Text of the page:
Appraisal Cost: Simplified Like Never Before

What is ‘Appraisal Cost’? 

In the common parlance, appraisal cost typically refers to expenses borne by home sellers. A house seller hires a professional appraiser to ascertain the market value of the house. This ensures fetching the right price on the property when it is finally up for sale. As such, ‘appraisal cost’ is nothing but the professional appraiser’s fee.
In accounting, however, appraisal cost is referred to differently. Appraisal cost is a specific subset of quality control costs. Companies incur an appraisal cost to evaluate the quality of goods and services after production and before they are ready for shipping to customers. The primary goal of an appraisal remains to sort out the defective or substandard products and prevent the shipping of such lower-quality produce.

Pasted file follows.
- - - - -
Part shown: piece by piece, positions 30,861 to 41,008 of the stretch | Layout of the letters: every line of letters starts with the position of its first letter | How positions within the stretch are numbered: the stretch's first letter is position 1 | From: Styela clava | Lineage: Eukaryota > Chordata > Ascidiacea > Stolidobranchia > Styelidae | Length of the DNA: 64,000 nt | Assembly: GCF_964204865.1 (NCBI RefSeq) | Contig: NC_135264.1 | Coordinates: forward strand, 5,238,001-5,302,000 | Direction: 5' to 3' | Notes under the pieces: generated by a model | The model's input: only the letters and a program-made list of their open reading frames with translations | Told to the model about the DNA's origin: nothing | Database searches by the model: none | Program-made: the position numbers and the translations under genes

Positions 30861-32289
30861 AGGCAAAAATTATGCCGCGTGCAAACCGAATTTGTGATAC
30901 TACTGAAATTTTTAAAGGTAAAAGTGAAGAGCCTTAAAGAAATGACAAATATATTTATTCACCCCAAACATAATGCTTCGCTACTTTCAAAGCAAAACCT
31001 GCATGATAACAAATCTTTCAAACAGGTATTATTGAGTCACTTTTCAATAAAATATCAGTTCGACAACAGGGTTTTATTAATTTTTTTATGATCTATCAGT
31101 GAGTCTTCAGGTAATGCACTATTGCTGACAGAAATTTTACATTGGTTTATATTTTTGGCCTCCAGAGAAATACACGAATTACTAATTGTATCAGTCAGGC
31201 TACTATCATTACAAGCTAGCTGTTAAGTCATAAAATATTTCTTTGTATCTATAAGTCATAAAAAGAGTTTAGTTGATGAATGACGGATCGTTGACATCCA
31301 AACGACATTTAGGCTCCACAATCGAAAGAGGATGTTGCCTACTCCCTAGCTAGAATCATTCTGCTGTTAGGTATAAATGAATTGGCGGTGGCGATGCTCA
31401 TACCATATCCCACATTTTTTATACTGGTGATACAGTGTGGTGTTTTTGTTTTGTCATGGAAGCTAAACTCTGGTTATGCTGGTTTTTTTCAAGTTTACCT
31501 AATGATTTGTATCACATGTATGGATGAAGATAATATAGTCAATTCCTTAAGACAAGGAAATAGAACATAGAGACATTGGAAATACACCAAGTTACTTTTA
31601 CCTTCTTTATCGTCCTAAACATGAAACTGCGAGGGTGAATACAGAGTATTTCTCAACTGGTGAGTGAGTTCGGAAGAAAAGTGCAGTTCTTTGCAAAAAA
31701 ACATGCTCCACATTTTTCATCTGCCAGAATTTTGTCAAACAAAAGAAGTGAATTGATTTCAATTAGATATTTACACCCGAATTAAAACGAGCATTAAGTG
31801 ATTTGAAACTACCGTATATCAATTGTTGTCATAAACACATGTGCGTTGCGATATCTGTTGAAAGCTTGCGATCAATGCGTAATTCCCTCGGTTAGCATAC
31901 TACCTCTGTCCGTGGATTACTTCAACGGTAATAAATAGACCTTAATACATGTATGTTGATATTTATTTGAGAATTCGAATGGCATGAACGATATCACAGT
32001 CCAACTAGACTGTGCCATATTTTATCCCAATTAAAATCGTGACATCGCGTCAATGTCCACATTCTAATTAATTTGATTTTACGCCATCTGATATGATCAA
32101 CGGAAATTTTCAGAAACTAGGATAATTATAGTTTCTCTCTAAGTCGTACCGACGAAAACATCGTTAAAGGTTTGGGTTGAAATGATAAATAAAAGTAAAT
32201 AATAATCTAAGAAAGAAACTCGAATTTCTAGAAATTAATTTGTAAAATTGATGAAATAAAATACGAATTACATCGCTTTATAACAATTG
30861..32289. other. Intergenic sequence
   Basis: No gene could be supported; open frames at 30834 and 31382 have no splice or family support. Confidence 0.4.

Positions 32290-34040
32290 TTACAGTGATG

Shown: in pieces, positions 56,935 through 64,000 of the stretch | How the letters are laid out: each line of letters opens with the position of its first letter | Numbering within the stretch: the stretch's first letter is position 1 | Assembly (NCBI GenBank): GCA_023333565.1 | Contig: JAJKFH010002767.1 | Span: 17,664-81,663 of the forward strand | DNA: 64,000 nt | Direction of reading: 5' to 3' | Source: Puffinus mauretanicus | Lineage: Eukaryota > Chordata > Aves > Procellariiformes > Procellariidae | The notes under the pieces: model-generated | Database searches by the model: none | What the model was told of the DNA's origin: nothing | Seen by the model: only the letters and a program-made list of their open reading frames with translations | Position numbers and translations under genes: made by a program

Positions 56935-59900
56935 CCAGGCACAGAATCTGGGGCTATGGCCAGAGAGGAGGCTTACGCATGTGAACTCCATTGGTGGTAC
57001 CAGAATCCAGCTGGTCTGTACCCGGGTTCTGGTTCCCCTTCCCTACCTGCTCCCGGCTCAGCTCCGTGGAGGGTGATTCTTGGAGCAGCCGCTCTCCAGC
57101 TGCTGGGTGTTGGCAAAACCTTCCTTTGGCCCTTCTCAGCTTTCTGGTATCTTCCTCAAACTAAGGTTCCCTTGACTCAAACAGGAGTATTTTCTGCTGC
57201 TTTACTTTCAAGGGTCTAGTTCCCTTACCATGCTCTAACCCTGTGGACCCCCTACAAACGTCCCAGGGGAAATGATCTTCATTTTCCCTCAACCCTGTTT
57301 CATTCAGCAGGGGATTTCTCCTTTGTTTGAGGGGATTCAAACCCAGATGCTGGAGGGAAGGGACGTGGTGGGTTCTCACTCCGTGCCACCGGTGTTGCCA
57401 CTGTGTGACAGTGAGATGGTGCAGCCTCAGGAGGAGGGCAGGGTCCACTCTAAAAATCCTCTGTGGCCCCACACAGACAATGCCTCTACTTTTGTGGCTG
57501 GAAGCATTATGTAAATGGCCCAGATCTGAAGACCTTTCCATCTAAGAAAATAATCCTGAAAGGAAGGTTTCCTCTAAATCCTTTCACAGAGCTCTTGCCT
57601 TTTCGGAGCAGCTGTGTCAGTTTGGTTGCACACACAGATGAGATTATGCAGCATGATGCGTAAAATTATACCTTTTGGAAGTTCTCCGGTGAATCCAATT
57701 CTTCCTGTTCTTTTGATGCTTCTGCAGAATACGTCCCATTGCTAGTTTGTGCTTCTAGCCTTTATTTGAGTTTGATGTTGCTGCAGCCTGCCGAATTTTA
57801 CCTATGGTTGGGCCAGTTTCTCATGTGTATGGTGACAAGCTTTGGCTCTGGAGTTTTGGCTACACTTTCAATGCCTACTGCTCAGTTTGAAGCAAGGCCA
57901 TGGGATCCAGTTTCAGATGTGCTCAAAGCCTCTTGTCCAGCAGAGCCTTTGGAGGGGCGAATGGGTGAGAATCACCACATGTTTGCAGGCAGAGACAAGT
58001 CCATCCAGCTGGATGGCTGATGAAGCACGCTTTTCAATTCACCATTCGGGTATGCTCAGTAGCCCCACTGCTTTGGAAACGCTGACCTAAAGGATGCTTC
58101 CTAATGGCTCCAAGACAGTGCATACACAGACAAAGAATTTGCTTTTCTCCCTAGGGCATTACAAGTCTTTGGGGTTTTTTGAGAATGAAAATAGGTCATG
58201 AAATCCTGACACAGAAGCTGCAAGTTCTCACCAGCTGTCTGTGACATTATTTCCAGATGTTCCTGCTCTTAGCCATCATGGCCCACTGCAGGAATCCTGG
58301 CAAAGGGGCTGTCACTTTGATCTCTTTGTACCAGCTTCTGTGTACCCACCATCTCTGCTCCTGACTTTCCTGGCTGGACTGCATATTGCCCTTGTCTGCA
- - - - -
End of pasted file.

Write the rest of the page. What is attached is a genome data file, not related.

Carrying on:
Incurring appraisal costs proves to be much cheaper than losing out on disgruntled customers not happy with the goods. Additionally, appraisal costs also go a long way in maintaining a shiny track record. The ever-maintained quality would speak for itself in events of investigations and checks as per government regulations.

Components of Appraisal Cost

For ease of understanding, the types of appraisal costs have been bucketed into three broad categories.

Inspection at Source

Inspection of Incoming Material

This pertains to quality checks on incoming raw materials and supplies from vendors. Samples of input material must be inspected to ensure they adhere to the prescribed quality and composition standards. If not, the goods are returned, and vendor arrangements re-negotiated, all entail costs.